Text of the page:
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According To The Pattern
by [?]

On the eve of a Communion Sunday Simon Idiot espied Dull Anna washing her feet in the spume on the shore; he came out of his hiding-place and spoke jestingly to Anna and enticed her into Blind Cave, where he had sport with her. In the ninth year of her child, whom she had called Abel, Anna stretched out her tongue at the schoolmaster and took her son to the man who farmed Deinol.

“Brought have I your scarecrow,” she said. “Give you to me the brown pennies that you will pay for him.”

From dawn to sunset Abel stood on a hedge, waving his arms, shouting, and mimicking the sound of gunning. Weary of his work he vowed a vow that he would not keep on at it. He walked to Morfa and into his mother’s cottage; his mother listened to him, then she took a stick and beat him until he could not rest nor move with ease.

“Break him in like a frisky colt, little man bach,”[1] said Anna to the farmer. “Know you he is the son of Satan. Have I not told how the Bad Man came to me in my sound sleep and was naughty with me?”

[Footnote 1: Dear little man. “Bach” is the Welsh masculine for “dear”; “fach” the Welsh feminine for “dear.”]

But the farmer had compassion on Abel and dealt with him kindly, and when Abel married he let him live in Tybach–the mud-walled, straw-thatched, two-roomed house which is midway on the hill that goes down from Synod Inn into Morfa–and he let him farm six acres of land.

The young man and his bride so labored that the people thereabout were confounded; they stirred earlier and lay down later than any honest folk; and they took more eggs and tubs of butter to market than even Deinol, and their pigs fattened wondrously quick.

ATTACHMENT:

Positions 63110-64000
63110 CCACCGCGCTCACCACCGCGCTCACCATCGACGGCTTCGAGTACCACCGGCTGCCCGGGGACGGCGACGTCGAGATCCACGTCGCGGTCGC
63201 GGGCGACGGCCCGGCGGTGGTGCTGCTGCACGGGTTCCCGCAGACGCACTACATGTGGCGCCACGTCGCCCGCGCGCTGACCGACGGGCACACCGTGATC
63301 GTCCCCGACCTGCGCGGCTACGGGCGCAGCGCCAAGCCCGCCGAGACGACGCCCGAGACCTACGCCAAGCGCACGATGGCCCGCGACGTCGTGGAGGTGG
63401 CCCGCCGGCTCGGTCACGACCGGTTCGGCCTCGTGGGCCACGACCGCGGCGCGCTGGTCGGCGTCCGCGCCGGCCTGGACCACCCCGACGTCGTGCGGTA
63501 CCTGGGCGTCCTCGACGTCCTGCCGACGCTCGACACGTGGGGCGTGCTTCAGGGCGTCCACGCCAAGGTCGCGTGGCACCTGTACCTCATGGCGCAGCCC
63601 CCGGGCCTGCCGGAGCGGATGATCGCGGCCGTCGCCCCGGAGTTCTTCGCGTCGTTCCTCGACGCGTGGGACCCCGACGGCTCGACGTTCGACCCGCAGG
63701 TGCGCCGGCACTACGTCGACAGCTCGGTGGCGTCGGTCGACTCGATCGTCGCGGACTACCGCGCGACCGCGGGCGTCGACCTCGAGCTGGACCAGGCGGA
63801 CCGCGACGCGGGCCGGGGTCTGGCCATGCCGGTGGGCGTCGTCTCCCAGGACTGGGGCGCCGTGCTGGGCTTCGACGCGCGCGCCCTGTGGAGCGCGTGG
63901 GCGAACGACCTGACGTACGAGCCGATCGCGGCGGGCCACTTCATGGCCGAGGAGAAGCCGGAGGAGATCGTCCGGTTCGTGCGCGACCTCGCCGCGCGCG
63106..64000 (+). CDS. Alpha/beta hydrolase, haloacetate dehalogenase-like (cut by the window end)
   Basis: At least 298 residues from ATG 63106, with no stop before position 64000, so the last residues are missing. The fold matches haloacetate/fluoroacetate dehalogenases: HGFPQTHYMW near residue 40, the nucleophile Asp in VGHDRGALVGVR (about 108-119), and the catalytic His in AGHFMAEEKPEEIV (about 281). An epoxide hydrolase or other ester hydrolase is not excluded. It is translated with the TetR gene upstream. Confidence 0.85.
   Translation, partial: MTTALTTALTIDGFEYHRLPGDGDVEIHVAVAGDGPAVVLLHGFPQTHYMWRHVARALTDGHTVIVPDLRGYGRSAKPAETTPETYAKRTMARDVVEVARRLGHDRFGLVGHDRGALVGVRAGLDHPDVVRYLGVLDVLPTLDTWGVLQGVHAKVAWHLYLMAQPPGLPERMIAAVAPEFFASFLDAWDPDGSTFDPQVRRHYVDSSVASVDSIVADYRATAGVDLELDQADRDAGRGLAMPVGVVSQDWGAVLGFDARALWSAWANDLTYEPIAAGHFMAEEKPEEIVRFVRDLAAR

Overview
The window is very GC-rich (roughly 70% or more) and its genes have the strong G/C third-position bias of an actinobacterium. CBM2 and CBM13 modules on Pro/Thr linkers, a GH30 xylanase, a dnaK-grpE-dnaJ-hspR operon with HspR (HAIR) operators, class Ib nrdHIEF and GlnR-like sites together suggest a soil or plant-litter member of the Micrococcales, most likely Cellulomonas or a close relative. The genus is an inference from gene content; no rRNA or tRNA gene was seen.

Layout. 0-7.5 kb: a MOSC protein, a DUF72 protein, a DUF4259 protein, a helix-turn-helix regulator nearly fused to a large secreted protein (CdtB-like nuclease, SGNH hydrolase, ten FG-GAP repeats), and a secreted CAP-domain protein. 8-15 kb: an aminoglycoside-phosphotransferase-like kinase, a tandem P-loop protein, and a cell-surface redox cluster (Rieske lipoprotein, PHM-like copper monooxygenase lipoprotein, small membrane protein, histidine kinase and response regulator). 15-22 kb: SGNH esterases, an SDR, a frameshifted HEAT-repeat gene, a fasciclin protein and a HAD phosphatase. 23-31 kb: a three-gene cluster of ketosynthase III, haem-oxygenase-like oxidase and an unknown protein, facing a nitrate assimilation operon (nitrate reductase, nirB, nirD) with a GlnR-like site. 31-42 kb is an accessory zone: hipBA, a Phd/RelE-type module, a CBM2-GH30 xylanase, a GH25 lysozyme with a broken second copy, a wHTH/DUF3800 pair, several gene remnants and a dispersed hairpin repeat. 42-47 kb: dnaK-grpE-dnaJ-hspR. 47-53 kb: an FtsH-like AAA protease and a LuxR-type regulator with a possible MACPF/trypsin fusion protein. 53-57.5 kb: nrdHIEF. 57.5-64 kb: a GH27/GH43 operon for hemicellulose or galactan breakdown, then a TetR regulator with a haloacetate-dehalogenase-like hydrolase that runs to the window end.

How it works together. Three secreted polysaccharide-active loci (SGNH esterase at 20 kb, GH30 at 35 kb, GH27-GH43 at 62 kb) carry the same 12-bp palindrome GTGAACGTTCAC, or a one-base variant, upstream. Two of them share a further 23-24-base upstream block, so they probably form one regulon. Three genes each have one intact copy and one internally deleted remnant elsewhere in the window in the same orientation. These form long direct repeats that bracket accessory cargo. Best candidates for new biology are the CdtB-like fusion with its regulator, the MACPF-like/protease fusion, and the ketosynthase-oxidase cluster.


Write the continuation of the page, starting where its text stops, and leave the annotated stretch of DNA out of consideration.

Twelve years did they live thus wise. For the woman these were years of toil and child-bearing; after she had borne seven daughters, her sap husked and dried up.

Now the spell of Abel’s mourning was one of ill-fortune for Deinol, the master of which was grown careless: hay rotted before it was gathered and corn before it was reaped; potatoes were smitten by a blight, a disease fell upon two cart-horses, and a heifer was drowned in the sea. Then the farmer felt embittered, and by day and night he drank himself drunk in the inns of Morfa.

Because he wanted Deinol, Abel brightened himself up: he wore whipcord leggings over his short legs, and a preacher’s coat over his long trunk, a white and red patterned celluloid collar about his neck, and a bowler hat on the back of his head; and his side-whiskers were trimmed in the shape of a spade. He had joy of many widows and spinsters, to each of whom he said: “There’s a grief-livener you are,” and all of whom he gave over on hearing of the widow of Drefach. Her he married, and with the money he got with her, and the money he borrowed, he bought Deinol. Soon he was freed from the hands of his lender. He had eight horses and twelve cows, and he had oxen and heifers, and pigs and hens, and he had twenty-five sheep grazing on his moorland. As his birth and poverty had caused him to be scorned, so now his gains caused him to be respected. The preacher of Capel Dissenters in Morfa saluted him on the tramping road and in shop, and brought him down from the gallery to the Big Seat. Even if Abel had land, money, and honor, his vessel of contentment was not filled until his wife went into her deathbed and gave him a son.

“Indeed me,” he cried, “Benshamin his name shall be. The Large Maker gives and a One He is for taking away.”